Men don’t get it. But women do. The above is only my experience to date. If you think I’m exaggerating, have a look at Everyday Sexism and see for yourself. See what women get. And if you’re a man, you might just get it.

Tuesday, 21 January 2014

I capture the castle

     Getting it out of the way, I bloody love Norwich. It is my city, a fine city, filled with history, stories, and a wonderfully bolshy state of mind. But sometimes, the weight of history gets a little much. And if you’re already taking The Black Dog for a walk, strange things can happen. Strange things like sitting in the castle keep, alone, for an hour, thinking too much about things after looking at the chapel. And having a weird, fatalistic rant into your notebook. I'd appreciate a visit from someone in possession of a wet fish. My face is sorely in need of a slap.

     All these images, all these people, all these stories, these scratchings. All of those lives, lived, experienced. Laughter (muted?),tears (infrequent?), passions, arguments, all that was felt and hoped for, cared about, all of that, every moment, every precious moment that meant too much and was so important. People cared enough to record their existence, to tell people, to leave a mark, to try to express something to the people they lived amongst, and to the people who came after.

     Something tangible, an absolute marker of their existence, a tiny scratching left to act as a reminder, a statement. A warning? We might consider ourselves important take ourselves too seriously. Believe that our thoughts and lives matter, but ultimately, what we see on the walls of buildings informs us that we are ephemeral and transitory. None of this will matter in 100 years. Perhaps none of this will matter in 10 years. 10 days.

     So, really, all that striving, all that caring, all of that effort, it counts for nothing. We’re born, we live, we die. And for all of the energy that we put into things, it’s really only sound and fury, signifying nothing. Once you’re gone, that’s it. One might argue that if you have children, some part of you retains a link to the world. But that suggests you see children merely as extensions of their parents, not people in their own right.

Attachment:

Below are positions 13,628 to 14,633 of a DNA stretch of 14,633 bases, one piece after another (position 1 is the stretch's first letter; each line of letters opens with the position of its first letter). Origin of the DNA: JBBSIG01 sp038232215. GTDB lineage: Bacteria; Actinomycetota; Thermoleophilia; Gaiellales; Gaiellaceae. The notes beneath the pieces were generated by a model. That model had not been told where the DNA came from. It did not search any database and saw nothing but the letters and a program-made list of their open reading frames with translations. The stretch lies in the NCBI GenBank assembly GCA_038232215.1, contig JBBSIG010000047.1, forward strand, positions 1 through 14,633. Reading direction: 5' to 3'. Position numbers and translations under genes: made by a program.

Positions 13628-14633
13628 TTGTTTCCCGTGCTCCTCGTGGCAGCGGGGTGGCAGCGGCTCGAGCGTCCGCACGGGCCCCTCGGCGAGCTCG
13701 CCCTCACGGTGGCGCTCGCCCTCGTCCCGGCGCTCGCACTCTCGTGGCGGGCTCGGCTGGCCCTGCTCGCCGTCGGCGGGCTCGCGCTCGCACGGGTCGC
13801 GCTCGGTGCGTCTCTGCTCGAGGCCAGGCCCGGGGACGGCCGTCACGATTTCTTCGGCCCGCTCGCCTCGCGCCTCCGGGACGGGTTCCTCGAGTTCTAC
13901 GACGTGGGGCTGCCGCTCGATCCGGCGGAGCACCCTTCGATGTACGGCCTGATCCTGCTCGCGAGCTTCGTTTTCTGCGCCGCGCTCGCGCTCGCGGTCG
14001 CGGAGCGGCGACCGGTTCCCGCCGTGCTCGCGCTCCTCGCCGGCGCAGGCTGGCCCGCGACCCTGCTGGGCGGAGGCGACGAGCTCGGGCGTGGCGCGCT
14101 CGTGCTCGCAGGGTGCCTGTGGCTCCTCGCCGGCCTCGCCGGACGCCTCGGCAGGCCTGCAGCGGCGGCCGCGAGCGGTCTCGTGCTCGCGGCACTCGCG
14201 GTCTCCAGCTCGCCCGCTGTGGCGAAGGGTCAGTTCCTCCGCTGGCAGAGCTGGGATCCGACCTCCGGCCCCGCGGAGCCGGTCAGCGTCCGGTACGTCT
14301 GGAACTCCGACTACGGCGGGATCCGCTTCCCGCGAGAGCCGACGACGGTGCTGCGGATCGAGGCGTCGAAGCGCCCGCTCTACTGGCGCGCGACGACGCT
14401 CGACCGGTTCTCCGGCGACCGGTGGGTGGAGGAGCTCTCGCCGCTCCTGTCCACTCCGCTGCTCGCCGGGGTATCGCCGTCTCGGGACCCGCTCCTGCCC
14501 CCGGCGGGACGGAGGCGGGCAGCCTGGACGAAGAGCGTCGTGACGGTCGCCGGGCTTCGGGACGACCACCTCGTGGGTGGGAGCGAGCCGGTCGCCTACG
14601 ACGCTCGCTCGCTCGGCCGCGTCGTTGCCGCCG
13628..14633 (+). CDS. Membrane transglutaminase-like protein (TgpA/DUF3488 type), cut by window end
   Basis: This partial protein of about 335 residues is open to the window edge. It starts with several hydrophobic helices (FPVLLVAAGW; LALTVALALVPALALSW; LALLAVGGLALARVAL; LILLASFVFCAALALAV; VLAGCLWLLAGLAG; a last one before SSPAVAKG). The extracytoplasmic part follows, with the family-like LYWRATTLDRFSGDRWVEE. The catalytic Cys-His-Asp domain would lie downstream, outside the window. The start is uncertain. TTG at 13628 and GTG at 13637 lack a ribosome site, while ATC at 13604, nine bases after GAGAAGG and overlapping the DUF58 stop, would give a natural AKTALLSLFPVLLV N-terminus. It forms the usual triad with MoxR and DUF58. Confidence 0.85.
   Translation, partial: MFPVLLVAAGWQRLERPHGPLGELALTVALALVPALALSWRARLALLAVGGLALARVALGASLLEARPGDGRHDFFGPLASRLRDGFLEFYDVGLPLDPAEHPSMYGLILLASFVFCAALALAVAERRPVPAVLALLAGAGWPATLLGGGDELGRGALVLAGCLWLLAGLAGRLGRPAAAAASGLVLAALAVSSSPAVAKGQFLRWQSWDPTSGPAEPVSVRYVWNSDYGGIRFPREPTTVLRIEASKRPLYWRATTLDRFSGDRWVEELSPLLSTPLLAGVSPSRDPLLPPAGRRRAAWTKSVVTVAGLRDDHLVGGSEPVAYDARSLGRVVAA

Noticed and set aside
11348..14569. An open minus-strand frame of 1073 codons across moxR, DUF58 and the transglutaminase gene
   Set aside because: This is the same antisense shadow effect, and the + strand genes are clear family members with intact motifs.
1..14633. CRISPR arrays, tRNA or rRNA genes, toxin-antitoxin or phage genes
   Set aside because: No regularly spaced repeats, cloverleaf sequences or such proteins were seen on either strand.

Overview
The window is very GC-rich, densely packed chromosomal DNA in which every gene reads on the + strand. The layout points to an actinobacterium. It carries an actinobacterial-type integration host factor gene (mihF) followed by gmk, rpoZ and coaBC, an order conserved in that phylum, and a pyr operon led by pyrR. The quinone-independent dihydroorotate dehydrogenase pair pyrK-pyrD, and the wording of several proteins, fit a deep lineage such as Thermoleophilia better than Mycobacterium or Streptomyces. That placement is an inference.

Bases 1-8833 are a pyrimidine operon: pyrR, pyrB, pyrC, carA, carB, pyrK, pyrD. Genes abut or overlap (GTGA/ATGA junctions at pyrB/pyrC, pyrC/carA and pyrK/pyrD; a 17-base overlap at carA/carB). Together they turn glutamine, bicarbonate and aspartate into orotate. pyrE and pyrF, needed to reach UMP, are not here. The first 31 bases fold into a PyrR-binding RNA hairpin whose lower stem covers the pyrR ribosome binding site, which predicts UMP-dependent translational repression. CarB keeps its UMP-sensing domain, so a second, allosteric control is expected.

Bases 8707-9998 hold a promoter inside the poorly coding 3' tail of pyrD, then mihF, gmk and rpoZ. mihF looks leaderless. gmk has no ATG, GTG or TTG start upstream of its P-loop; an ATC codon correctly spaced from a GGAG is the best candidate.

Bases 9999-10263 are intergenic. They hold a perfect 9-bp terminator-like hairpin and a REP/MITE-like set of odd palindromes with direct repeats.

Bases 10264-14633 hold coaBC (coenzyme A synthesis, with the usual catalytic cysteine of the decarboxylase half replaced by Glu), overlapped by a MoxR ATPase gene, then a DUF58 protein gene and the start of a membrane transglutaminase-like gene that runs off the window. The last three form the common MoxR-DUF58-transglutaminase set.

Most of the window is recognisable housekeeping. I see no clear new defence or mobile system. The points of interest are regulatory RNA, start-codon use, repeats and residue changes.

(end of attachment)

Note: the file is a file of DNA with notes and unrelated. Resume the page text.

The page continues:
Create a masterpiece? A work of art, or some other monument to the creative intensity of the human mind? But, truly, what does that achieve? You may be lauded, garlanded, the toast of the people whose praise you desire. But things change, the world moves on, and your words will fall by the wayside.

     There is no mileage in immortality, no way of sustaining life beyond what is in the here and now. And whilst we might care about the present, our family, our friends, what the immediate future holds for us in a personal sense, we are no more significant than a pair of initials scratched into stonework 500 years ago.

We can be safely ignored and our feelings forgotten.

(Seriously, someone tell me to stop being such a twat. If you don't feel able to do so to my Massive Face, then just buy me a coffee).

Thursday, 16 January 2014

Who do you think you are?

     And then the fun began is messing with my head. I’m still thinking about her label blogpost. Read it. It’s good. But it’s provoked something of an existential crisis. Just who the buggering hell do I think I am?
I am an unemployed stay at home mum whose children are both at school. But I’m not a housewife (as anyone who read any of My Increasingly Frantic And Angry Cleaning Tweets earlier this week will already be aware). And I don’t ever introduce myself as ‘Just a mum’. Fuck, no. Firstly, no one is ‘just a mum’. And there is no way in which anyone with children should allow themselves to be defined by  what got created by bumping uglies with someone else. I get magnificently fierce if anyone other than The Blondies calls me ‘Mummy’. Really quite scary. My brother-out-law asked me, in front of The Blondies if I was ‘going out for a cigarette, Mummy?’ My response was to say to him that if you’re someone I haven’t squeezed out of my fanjo, then don’t ever call me Mummy. Then I let go of his collar and put the knife away.

     So I’m more than just a mum.